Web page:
Mardi Gras, Easter, birthday celebrations, class parties, Halloween, Christmas–the excuses for consuming unhealthy amounts of sugars knows no limits! Many New Year’s resolutions are totally derailed by the January introduction of king cakes into the bakery section of every grocery store. We all know that, as adults, we should be limiting our sugar consumption, but how is the sweet stuff affecting our little ones? A study by the Centers for Disease Control and Prevention found that children consume an unhealthy amount of added sugars every day. Toddlers eat an average of seven teaspoons of added sugar daily!
Added Sugar vs. Natural Sugar
Not all sugars are served up equally! Natural sugars are the sugars that occur naturally in our foods. Foods like fruits and vegetables contain natural sugars, but also contain water, fiber, vitamins, and nutrients that our bodies need.
Added sugars are additional sugar carbohydrates that are added to our foods during their production. Added sugars are used to sweeten foods and provide no nutritional value. In fact, they can make otherwise healthy foods an unhealthy choice. You can identify added sugars by looking for the following on the label: corn syrup, sucrose (table sugar), dextrose, fructose, glucose, high-fructose corn syrup, and malt sugar among others.
Slippery, Sugary Slope
Dr. Rodger Elofson, with Associates in Pediatric and Adolescent Medicine, shares, “The American Heart Association’s newest recommendation for children 2-18 years old is NO more than 25 gm, or 6 tsp, of added sugar per day and no more than 8 ounces of sugar-sweetened drinks per week. This reduces heart disease risks by helping prevent obesity, hypertension, and diabetes. For infants and toddlers under two years old, there should be no added sugar. It is hoped that this will change future taste preferences in those individuals, so they enjoy less sugary items as they age.”
Sugar and Oral Health
While sugar may taste pleasant, the effects on our mouths are anything but! “Added sugar in the diet, especially in high frequency consumption, can put children at a higher risk for dental caries (cavities),” reports Dr. Paige Sigsworth with Associates in Pediatric Dentistry. “If dental caries are left untreated, the risk is possible rapid involvement of the nerve of the tooth, leading to infections, and possibly life-threatening fascial space involvement. Such infections may result in a medical emergency requiring hospitalization, antibiotics, and extractions of the offending tooth. Other consequences of dental caries are high treatment costs, loss of school days, diminished concentration and learning, and diminished oral health-related quality of life. Prevention is best through avoiding frequent consumption of high sugar containing foods and drinks, maintaining routine dental checks, fluoride applications, and maintaining proper oral hygiene.”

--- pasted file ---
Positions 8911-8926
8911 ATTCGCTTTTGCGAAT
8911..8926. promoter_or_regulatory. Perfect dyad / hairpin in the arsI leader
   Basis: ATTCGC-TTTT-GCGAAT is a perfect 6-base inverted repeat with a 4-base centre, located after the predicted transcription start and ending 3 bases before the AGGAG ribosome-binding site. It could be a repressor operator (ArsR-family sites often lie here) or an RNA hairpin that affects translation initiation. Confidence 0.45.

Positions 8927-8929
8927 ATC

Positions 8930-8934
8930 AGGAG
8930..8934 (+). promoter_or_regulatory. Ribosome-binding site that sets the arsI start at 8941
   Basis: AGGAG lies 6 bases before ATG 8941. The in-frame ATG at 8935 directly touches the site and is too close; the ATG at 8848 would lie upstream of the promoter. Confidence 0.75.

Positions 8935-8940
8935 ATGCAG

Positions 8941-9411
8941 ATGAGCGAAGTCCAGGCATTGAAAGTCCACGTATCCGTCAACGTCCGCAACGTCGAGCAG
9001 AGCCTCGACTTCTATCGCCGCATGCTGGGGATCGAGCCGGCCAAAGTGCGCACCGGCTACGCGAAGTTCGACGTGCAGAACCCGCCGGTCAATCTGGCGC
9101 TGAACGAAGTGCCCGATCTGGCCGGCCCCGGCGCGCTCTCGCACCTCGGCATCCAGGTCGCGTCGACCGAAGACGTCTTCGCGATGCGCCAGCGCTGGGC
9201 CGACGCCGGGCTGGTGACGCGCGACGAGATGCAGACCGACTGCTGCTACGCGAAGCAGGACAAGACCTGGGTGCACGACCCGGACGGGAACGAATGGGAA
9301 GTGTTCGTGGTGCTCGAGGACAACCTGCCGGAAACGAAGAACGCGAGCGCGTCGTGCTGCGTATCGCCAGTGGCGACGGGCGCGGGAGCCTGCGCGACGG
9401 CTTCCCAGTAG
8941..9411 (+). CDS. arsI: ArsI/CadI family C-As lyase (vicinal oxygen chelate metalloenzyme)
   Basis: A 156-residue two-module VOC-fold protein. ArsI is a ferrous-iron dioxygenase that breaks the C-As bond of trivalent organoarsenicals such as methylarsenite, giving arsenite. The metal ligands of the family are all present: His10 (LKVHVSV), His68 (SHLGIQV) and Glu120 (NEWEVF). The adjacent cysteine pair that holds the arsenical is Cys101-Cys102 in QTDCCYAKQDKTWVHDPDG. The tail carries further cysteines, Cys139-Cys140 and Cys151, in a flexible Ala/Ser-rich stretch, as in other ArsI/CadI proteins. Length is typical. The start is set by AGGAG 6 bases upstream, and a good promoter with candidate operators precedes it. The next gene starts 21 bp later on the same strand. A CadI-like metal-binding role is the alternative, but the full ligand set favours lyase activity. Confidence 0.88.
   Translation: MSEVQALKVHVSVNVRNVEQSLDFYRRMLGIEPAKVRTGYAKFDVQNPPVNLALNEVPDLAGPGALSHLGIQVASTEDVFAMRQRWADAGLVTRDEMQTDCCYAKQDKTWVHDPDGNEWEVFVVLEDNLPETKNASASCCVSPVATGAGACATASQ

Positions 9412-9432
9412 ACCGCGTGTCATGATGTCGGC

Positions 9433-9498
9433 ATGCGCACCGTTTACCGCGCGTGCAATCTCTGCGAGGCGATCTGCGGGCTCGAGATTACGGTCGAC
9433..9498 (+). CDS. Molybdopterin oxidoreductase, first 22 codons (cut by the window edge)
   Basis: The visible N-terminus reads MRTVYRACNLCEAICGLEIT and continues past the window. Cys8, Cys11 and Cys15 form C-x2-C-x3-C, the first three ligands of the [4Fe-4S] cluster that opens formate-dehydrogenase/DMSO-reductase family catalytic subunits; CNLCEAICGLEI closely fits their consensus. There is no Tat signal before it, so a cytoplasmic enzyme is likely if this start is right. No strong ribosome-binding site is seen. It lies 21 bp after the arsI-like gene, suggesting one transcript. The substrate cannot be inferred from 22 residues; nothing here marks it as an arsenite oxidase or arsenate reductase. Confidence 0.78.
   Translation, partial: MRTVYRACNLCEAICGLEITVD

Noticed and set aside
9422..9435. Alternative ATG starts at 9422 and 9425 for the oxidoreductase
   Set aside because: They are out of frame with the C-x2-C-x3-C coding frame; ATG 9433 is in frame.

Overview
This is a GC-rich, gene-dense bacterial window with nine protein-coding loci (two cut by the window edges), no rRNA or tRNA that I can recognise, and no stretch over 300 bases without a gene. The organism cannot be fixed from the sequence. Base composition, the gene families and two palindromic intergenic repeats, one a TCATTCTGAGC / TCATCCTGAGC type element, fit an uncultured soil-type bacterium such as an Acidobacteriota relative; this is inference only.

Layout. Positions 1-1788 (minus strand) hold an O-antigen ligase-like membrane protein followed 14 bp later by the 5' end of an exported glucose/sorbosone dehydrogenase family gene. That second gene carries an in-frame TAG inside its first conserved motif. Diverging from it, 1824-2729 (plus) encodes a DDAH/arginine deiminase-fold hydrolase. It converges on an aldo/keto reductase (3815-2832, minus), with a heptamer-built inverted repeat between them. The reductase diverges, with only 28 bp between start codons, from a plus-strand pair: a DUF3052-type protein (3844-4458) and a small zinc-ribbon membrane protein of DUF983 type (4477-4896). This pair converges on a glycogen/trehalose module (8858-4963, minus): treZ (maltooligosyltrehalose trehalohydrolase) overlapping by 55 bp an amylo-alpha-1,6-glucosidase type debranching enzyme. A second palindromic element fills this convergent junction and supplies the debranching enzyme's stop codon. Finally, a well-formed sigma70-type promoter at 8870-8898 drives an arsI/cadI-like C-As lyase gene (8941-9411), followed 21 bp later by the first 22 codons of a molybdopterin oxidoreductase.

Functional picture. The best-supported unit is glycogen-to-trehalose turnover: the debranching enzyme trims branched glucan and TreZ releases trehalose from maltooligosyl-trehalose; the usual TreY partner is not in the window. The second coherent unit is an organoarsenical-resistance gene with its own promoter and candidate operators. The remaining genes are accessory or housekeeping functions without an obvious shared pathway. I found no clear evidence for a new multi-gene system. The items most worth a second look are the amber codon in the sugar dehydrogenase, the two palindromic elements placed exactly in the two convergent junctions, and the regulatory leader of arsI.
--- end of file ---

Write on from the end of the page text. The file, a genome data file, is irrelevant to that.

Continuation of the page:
Everything in Moderation
Don’t misunderstand the professional advice to mean that your kid will have to pass on that yummy slice of birthday cake at his friend’s next birthday party. But, there are some changes that can be made to help toddlers eat sugars in a healthier manner. For instance, trade those fruit snacks for real fruit. Pair natural sugars with protein, such as apples with some peanut butter.
When making decisions about the foods kept on hand, Dr. Elofson urges, “Understand that one 3/4 cup serving of Lucky Charms or two chocolate chip cookies contain 2 1/2 (10 gm) of sugar.”
Dr. Elofson continues, “The worst offenders of added sugar are sports drinks, sodas, desserts and fruit juices. These are full of ‘empty calories’ with little nutritional value. Many younger children are often rewarded for appropriate behavior with food, many of these sugar-laden sweets. A better way to reward children for proper behavior is with sticker charts. If you use food, use dried fruit or trail mix instead of M&M’s. Children should eat five servings of fruits and vegetables every day, along with whole grain products. Proper nutrition helps our children live longer and healthier.”
Low Sugar Options Your Kid Will Actually Eat
Vanessa Richard, who is a registered dietitian with Eat Fit BR, realizes that most parents will choose snacks for their children based on what is most convenient for them at the time. “Parents look for quick snacks that they know their kids will eat. Kids want the sweet and salty snacks.”
When asked what snacks she keeps on hand for her own three children, Richard shares, “My go-tos are raisins, individually wrapped 100 percent fruit leathers or pressed fruit, dried fruit bites, popcorn, whole grain crackers such as Triscuits, Cheerios, dehydrated cheeses such as cheddar crisps and parmesan crisps. Figgy Pops are also pretty good. They have nice dried fruits, nuts, and seeds. I usually also have a fold-over sandwich with seed or nut butter.”
If she is feeling a little more prepared, Richard will pack a small cooler bag with cheese or Greek yogurt. She also favors fruit that comes in its own skin, such as mandarins or satsumas and bananas. Richard shares that snacks with protein will help will the feeling of fullness and reduce the “I’m hungry!” chants.
The Bottom Line
When asked what foods she absolutely avoids, Richard says, “There are not good foods and bad foods, but better choices. We think in terms of everyday choices and sometimes choices.”